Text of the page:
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Tech

Viable videos

Since its launch last March, the free PBS Kids Video for iPad app has made a wide range of the pubcaster's content available to tablet-toting tots. Getting its educational content out to as many kids as possible was a big part of the PBS Kids strategy and the app, which is free to download and is now also available for the iPod Touch and iPhone, offers more than 1,000 different videos, including full-length episodes and clips of PBS Kids and PBS Kids Go! series such as Super Why! and Dinosaur Train.
February 1, 2012

Since its launch last March, the free PBS Kids Video for iPad app has made a wide range of the pubcaster’s content available to tablet-toting tots.

“Our goal was to take our incredible library and make it available to our viewers who are on the go,” says Sara DeWitt, VP of PBS Kids interactive. “Our online video player gets so much traffic that this was the next logical step.” The app, which is free to download and is now also available for the iPod Touch and iPhone, offers more than 1,000 different videos, including full-length episodes and clips of PBS Kids and PBS Kids Go! series such as Super Why! and Dinosaur Train.

It has been specifically designed with kids in mind and features Dash, the PBS Kids mascot, as its virtual host. Videos are refreshed once a week, with content partners choosing which ones will be featured, and then organized with the help of a weekly theme.

“We can also do special themes,” says DeWitt. “For example, when Dinosaur Train wanted to promote its on-air special, its main character Buddy joined Dash as the host for the week.” The app also features a parent’s tab that highlights the educational value of each episode and provides the ability to download related material and share info on Facebook and Twitter.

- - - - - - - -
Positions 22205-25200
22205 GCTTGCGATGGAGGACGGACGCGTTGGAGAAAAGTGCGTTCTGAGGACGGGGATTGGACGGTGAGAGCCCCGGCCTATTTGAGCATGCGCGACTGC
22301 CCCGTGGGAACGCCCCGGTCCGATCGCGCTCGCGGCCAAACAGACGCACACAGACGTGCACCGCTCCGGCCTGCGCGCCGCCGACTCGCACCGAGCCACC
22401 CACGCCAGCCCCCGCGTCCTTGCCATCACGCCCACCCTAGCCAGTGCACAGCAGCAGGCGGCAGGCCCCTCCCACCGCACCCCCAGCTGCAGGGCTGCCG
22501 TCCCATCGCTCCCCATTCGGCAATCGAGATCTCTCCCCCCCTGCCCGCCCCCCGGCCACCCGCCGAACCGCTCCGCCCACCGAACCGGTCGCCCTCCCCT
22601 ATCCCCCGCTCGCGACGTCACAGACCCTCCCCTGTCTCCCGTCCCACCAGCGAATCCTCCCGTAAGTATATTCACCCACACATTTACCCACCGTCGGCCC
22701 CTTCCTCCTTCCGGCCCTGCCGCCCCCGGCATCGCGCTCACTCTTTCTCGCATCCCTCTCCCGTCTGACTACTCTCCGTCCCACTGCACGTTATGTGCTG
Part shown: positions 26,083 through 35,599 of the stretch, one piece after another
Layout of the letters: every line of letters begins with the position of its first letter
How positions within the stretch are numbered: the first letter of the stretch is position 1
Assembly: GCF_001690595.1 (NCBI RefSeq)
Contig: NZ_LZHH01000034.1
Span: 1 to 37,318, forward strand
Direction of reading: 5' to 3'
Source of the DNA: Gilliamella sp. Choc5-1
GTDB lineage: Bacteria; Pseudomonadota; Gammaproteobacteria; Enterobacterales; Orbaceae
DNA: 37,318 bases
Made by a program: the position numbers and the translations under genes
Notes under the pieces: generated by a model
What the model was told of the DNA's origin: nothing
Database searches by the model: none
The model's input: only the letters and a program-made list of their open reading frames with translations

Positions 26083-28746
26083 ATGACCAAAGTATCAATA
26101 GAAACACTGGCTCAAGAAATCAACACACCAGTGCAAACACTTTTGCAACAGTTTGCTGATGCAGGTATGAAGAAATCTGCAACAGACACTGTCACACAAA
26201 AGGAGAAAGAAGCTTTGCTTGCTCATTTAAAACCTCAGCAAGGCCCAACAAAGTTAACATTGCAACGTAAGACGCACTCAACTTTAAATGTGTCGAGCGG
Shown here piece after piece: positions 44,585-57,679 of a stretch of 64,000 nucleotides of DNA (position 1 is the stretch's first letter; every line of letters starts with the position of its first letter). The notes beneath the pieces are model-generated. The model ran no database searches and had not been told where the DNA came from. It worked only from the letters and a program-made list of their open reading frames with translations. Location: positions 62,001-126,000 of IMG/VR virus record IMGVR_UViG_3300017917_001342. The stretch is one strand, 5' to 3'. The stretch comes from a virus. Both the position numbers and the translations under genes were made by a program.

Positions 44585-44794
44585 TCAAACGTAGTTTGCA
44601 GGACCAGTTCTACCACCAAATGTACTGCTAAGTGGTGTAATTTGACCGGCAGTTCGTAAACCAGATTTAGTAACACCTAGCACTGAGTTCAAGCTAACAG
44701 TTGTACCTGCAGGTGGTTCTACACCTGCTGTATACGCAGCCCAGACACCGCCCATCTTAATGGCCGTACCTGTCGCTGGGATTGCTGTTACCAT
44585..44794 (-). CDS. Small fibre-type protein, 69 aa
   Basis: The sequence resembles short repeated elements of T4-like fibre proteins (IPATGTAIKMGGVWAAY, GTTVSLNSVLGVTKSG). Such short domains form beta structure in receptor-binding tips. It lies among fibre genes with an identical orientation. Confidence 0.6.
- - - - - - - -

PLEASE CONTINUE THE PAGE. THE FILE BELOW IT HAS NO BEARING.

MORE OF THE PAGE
Marketing has mostly been through word-of-mouth, a strategy that seems to be paying off. The app has found a home in the top 10 on iTunes Educational App listings and has been downloaded more than 450,000 times. “Part of our mission is to get this educational content out there to as many kids as possible,” says DeWitt. “This was a natural step because the iPad is something that is very much out there and in use.” Because of digital rights issues, the content is only available within the US and is currently not formatted for other tablets. However, PBS is discussing what other platforms might be viable.

About The Author
Gary Rusak is a freelance writer based in Toronto. He has covered the kids entertainment industry for the last decade with a special interest in licensing, retail and consumer products. You can reach him at garyrusak@gmail.com

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